Apologies, dear readers, but I have been quite ill this week and have not played a game nor kept up with the gaming news. I honestly do not have much interesting to talk about on the gaming front.
So instead, my constant readers are getting a special treat, a somewhat literary review of a book in the fantasy genre. Because gamers like fantasy, right?
Anyway, I submit for today’s consideration Joe Abercrombie’s The Heroes. For those not in the know, Abercrombie is a Limey bastard who writes gritty, realistic fantastic fiction that does not even get close to the “anti-hero” mark. His protagonists are varying shades of villain, and his villains merely the least palatable of the characters.
The Heroes is his second-stand alone novel in his as-yet unnamed world that resembles late-Middle Ages Europe and Africa. It deals with several characters from the first four novels, and while it is not strictly necessary to have read them, I think I would be lost with The Heroes if I had not read The First Law trilogy and Best Served Cold.
Intrepid readers should beware, however. Abercrombie does not pull punches; graphic sex, torture, mutilation, battle and blood are fairly common centerpieces to his chapters. I cannot recommend Abercrombie to the squeamish or faint of heart.
But for those willing to wade through literal rivers of literary gore, Abercrombie offers something truly special: his prose is deft, his characterization is spot-on, and when he adopts the point of view of a certain character, he really helps that character find a unique voice.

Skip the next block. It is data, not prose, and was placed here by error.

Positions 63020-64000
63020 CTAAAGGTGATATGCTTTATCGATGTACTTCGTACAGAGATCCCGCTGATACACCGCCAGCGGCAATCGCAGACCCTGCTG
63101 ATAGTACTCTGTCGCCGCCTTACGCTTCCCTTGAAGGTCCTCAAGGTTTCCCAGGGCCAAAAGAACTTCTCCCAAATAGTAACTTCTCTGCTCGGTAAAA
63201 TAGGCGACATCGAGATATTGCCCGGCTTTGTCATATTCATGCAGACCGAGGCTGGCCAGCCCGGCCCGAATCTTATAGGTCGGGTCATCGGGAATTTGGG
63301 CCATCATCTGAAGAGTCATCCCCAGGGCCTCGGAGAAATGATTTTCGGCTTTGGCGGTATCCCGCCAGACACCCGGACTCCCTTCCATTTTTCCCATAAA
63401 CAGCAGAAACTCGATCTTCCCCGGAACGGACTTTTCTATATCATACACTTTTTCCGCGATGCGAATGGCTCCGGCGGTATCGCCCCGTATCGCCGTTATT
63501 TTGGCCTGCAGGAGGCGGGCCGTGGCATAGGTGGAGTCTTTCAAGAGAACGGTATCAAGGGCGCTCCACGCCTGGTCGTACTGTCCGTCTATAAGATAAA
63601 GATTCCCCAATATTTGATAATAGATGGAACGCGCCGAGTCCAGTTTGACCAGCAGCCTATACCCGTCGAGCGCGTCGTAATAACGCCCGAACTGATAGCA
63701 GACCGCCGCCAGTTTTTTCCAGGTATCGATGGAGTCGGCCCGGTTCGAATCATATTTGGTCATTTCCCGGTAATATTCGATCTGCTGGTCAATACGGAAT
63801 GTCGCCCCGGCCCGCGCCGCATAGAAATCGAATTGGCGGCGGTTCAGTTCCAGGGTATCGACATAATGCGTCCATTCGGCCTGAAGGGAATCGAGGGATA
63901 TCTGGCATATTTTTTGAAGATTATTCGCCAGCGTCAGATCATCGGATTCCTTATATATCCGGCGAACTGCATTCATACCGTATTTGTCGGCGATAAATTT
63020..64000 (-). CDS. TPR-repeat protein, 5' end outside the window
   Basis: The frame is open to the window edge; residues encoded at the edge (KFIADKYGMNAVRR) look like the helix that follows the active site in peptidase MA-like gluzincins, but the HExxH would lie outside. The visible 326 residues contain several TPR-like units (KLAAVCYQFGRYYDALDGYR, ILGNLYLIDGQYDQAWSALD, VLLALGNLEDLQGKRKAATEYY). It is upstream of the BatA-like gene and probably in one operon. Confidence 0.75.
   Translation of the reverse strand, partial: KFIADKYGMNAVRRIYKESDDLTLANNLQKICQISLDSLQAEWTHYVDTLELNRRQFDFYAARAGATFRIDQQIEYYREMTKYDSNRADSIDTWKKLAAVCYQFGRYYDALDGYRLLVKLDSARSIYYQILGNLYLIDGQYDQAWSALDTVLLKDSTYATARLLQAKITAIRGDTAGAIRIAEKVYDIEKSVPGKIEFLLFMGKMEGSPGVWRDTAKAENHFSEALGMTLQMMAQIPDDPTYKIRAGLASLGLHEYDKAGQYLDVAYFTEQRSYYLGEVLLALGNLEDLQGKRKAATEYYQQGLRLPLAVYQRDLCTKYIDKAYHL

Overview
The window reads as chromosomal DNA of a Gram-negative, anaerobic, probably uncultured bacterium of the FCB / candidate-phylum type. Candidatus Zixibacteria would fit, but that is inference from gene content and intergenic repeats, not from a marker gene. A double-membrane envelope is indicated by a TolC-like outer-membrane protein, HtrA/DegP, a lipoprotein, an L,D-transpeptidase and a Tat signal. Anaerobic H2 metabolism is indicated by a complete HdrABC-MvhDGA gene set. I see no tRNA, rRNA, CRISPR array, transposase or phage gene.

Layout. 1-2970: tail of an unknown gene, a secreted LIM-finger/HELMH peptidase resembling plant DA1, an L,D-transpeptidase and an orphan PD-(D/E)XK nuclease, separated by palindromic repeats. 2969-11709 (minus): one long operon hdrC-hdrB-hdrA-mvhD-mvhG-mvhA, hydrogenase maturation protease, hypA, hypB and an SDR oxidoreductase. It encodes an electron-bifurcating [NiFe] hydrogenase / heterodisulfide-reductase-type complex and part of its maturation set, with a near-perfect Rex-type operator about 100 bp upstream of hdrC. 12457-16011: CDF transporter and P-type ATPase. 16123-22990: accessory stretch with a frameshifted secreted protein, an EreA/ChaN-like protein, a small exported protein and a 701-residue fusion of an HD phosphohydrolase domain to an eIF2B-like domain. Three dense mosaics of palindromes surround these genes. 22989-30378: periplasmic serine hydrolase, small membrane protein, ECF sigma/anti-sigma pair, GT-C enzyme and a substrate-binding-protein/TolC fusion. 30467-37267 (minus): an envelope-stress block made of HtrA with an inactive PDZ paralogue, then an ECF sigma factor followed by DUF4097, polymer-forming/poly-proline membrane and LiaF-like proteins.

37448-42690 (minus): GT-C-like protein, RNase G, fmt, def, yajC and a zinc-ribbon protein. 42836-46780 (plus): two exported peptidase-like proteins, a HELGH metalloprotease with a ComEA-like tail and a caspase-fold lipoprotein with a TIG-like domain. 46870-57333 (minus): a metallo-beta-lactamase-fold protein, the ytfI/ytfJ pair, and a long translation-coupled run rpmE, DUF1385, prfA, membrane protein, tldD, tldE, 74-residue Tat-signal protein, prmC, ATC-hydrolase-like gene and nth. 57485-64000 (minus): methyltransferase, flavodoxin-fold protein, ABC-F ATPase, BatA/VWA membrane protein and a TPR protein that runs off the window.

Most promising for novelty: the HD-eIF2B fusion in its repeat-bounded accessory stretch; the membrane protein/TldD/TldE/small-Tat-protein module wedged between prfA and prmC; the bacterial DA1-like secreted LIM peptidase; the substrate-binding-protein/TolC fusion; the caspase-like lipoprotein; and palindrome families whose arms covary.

Abercrombie also manages to subvert most of the common tropes of fantasy literature, which make his familiar-sounding stories (cantankerous Old Wizard recruits Northern Barbarian and Pretty-Boy Prince to go adventuring On The Far Side of the World!) seem totally new.
The Heroes tells the story of a battle, a battle that will decide two things: the fate of the free, quasi-barbarian north, and the ever-changing struggle between centuries old wizards with a grumpy feud.
The one area where Abercrombie lags behind other authors is in his world-building. Abercrombie made a conscious decision not to engage in expository world-building, and as such, his world often feels a little thin. We get flashes, glimpses of places, but nothing more. Talins is corrupt but beautiful, with a stinking criminal underworld. Adua is a corrupt and pitiless city where the rich rule and the poor are starved. The Gurkish Empire is ruled by despots and despotic religion.
Still, if one manages to forget this world and simply revel in the fresh, character-driven narratives, the story more or less falls together as a complete whole.
So for fans of sword-swinging action, scars (lots of scars), Action Girls who will totally knife someone in the back, and double, triple, and quadruple-crosses, I heartily recommend the works of Mr. Abercrombie.